Are You a Policy Parrot? Mon 12 Mar 07
I've been enjoying Matt Moran's stories about "when customer service personnel become policy education experts - explaining to you the policy versus listening and reasoning through your concern or situation." He calls them his Policy Parrot stories. We all have these stories. It is a common situation where have a problem and are extremely frustrated only to hear "Squawk! I'm sorry but our policy doesn't allow . . . Squawk!" The parrot label is very appropriate.
In hindsight these stories always seem humorous especially if someone else is the "victim". However, the fun soon disappears if we see ourselves in that story, not as the victim but as the parrot. Realizing that at times I've been a policy parrot is not a good feeling. However, as with so many other problem situations the first step in recovery is to recognize that you have a problem.
Reflecting back on earlier discussions of Shadow IT I talked about why users would often prefer to use Shadow IT instead of the formal IT organization. Specifically some of the reasons were ease of use (no forms or policies) and the responsiveness. And no policy parrots either!
I'd like a smaller laptop computer. Squawk! Sorry our policy says only there is only one size. Squawk!
I need more email storage space. Squawk! Sorry our policy says everyone is limited to the same amount. Squawk!
I want to talk to a programmer about some possible report changes. Squawk! Our policy says you have to fill out a project request and have it reviewed by a projects committee first. Squawk!
Sound familiar? I'm sure it does. So what do we do about it? In a followup posting on Shadow IT I referenced Ben Worthen's article Users Who Know Too Much (And the CIOs Who Fear Them). Worthen quotes Rob Israel, CIO of the John C. Lincoln Health Network, who says “I’m the only person in IT allowed to say no.” His IT employees have only three options: approve a request, research it or pass it up to him.
Although that approach will certainly take care of the policy parrot syndrome I'm sure it has you thinking "but we can't always say 'yes' to everything our customers want". It is easy to imagine chaos if user requests are fulfilled without question, IT will become gridlocked with inefficiency. Fortunately, there may be ways to control that without reverting to being a policy parrot.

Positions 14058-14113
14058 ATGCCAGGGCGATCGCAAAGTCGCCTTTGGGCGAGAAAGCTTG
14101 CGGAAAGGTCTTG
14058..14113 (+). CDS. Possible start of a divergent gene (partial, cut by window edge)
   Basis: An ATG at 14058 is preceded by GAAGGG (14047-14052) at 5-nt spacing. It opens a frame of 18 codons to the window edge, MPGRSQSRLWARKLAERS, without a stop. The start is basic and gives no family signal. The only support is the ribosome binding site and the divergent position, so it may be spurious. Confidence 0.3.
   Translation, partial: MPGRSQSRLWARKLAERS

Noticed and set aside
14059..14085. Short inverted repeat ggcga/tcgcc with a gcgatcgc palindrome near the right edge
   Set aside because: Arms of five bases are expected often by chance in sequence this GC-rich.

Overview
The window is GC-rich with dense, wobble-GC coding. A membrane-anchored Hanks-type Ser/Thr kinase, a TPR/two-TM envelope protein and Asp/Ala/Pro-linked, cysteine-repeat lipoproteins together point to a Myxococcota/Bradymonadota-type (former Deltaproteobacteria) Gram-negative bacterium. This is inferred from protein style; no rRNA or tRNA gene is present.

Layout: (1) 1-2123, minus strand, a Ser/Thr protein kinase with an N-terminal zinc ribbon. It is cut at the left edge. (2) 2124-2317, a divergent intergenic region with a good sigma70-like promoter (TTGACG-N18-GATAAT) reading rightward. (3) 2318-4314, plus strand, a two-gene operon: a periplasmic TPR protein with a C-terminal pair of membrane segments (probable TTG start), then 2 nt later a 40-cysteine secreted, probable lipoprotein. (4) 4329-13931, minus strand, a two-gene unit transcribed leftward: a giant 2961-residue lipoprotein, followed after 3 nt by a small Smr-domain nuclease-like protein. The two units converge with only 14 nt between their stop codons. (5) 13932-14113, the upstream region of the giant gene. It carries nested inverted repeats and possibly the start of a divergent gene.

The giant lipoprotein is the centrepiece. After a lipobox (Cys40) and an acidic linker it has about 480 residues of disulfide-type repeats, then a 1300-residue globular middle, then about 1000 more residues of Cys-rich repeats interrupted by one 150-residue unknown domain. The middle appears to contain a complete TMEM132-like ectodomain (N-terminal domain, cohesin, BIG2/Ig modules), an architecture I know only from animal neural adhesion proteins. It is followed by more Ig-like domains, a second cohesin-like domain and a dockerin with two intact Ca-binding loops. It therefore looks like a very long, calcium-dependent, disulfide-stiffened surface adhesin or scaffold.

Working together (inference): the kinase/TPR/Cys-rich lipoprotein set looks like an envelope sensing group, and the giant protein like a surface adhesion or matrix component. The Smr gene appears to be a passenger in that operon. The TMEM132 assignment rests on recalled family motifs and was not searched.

When you look at policies we can place them in to 2 general categories. One is based on making IT (and/or the company) cost efficient. For example, many companies have a program of standard PC equipment and configuration for all users. A request for a non-standard PC (or gasp, a Mac) would likely be denied as a matter of policy because of the extra effort and cost that IT would incur in providing and supporting it. This is analogous to a store in which a customer wants a customized product. Most store owners would gladly agree but at a price to cover their extra costs. If the customer perceives the value as worth the extra cost they readily agree. If they believe the cost is higher than the value than they accept the standard model. We should do the same. Working with the Accounting folks we should "charge" or adjust the budgets for special non-standard requests. In many cases this will self-police the requests, in other users will feel the value merits the costs and be willing to fund the work.
The second category of policies deals with protection/compliance issues. For example, all PCs being required to have anti-virus software programs to protect valuable company data and systems or blocking of certain Internet sites to maintain a safe non-harassing work environment. In these cases we need to recognize that a request for a variance is usually based upon the need to solve a problem. We need to be creative and figure out a way to maintain the protection/compliance needs while solving the problem. Worthen cites the example of employees copying files on thumb drives to work with them off-site. Rather than trying to stop this practice due to data protection concerns IT distributed thumb drives with encryption software on them. This creative solution addressed the user need while maintaining the required security.
Often being a policy parrot is the easy thing to do. Blame the lack of service on a policy issue, get rid of the customer and move on to other things. As shown above coming up with alternative ways of addressing these situations takes extra effort. It requires us to be flexible and creative. It's not easy to do. However if we want to excel at customer service and replace Shadow IT we need to be willing to try tactics such as this.
What are your thoughts?
Parrot photo by Andy Tinkham
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